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Membrane fats impact drug transporter

Jul. 14, 2016, 8:00 AM

Researchers at Vanderbilt University Medical Center and in Brussels, Belgium, have revealed a key mechanism that may help explain antibiotic resistance.

They studied a bacterial membrane protein, called a secondary multidrug transporter, which pumps toxic compounds, including antibiotics, out of the cell, thereby enabling the bacterium to “resist” potentially lethal invaders. This protein binds a wide variety of substances by rapidly changing its conformation, or shape.

Reporting July 11 in the journal Nature Structural & Molecular Biology, Vanderbilt’s Hassane Mchaourab, Ph.D., Cédric Govaerts, Ph.D., of the Université libre de Bruxelles, and their colleagues describe how interactions between the transporter and the lipid bilayer regulate its “conformational dynamics.”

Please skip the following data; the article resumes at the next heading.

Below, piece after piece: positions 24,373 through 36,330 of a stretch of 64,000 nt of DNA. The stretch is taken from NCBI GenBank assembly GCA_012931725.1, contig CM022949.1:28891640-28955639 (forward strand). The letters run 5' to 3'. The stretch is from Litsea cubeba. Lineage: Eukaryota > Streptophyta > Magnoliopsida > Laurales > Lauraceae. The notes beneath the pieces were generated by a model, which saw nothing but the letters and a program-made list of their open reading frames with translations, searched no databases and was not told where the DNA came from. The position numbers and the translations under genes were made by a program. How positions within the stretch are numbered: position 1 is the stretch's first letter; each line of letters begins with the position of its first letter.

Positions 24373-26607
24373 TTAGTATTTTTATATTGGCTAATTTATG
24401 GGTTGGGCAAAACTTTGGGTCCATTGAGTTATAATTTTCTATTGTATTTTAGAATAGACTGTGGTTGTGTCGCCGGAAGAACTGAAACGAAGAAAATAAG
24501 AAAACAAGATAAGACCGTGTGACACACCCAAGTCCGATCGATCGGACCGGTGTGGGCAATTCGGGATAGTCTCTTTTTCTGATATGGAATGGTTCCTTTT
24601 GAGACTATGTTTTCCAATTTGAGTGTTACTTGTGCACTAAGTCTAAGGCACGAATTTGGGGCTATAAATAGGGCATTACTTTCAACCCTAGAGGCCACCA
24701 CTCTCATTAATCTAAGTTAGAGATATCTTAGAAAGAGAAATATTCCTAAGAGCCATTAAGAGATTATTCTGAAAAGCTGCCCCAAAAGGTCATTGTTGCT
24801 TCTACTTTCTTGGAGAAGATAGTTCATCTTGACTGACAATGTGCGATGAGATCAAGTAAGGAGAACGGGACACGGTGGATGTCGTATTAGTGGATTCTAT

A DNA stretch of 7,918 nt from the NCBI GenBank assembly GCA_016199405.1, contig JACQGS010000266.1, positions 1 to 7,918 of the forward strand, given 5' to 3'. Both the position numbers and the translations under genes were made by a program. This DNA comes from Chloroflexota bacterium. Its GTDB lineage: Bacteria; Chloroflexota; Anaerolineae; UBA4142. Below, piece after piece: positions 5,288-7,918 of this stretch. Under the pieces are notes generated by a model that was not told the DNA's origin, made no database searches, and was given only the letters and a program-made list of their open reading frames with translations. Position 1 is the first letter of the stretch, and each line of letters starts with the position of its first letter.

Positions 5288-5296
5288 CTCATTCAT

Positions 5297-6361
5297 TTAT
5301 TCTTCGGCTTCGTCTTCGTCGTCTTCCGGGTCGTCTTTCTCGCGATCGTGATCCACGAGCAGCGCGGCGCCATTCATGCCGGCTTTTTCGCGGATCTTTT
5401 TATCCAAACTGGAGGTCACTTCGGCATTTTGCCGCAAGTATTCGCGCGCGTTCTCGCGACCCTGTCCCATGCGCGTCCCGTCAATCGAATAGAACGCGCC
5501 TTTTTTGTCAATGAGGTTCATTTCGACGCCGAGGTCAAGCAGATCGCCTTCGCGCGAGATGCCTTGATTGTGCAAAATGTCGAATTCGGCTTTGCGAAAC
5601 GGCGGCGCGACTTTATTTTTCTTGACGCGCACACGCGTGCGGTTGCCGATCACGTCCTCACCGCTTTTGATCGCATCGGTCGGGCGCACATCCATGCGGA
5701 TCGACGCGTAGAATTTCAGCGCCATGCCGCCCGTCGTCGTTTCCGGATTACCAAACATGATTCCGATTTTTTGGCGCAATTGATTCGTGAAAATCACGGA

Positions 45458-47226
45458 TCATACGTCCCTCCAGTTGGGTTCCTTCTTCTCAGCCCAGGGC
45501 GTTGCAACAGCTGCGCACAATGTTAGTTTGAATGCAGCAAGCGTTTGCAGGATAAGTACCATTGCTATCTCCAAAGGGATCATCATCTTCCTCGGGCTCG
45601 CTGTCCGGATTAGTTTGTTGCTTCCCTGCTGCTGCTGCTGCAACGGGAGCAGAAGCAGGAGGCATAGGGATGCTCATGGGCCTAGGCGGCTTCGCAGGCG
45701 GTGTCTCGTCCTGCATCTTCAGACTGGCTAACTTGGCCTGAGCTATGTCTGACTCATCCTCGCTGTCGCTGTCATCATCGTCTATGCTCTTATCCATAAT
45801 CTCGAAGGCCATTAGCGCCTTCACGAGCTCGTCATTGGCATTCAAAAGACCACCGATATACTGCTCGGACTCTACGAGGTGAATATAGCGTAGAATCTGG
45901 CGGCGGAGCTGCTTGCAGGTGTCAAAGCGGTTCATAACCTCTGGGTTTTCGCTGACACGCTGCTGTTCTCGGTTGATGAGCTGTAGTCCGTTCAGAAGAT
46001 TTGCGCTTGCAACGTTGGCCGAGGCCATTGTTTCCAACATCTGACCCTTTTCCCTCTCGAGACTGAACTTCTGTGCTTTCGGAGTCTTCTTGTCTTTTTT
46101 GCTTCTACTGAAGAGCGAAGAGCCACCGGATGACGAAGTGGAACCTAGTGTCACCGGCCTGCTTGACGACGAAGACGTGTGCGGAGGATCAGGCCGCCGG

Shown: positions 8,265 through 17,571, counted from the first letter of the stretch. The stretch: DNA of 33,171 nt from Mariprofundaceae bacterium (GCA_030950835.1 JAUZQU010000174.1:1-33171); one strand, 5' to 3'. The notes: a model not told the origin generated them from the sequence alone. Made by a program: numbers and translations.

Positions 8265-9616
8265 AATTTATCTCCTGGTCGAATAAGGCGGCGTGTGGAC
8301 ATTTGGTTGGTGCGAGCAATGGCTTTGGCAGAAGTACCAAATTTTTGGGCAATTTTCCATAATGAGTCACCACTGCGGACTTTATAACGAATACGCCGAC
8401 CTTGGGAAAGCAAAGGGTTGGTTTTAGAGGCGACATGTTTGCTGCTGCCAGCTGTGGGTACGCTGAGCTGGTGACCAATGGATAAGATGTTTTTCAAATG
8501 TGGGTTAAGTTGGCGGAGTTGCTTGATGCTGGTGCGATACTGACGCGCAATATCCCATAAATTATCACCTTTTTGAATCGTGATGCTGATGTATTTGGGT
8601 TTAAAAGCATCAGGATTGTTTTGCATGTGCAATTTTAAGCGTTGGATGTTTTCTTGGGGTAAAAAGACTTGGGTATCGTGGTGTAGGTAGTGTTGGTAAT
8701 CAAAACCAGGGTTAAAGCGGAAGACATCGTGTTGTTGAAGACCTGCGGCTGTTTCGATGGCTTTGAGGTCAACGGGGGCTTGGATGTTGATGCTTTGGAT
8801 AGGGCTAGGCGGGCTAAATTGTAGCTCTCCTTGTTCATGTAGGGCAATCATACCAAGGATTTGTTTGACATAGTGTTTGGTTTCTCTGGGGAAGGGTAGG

They combined techniques to measure the dynamics of lipid-protein interactions and identify the lipid molecules that tightly bind the transporter. They propose a molecular mechanism that involves the specific interaction of lipid headgroups with a network of charges on the transporter.

Their studies are the first to systematically investigate how membrane lipids regulate transporter function.

This work was supported by the Fonds de la Recherche Scientifique F.R.S.–F.N.R.S. (grant F.4523.12) and the National Institutes of Health (grant GM077659).

Send suggestions for articles to highlight in Aliquots and any other feedback about the column to aliquots@vanderbilt.edu

 

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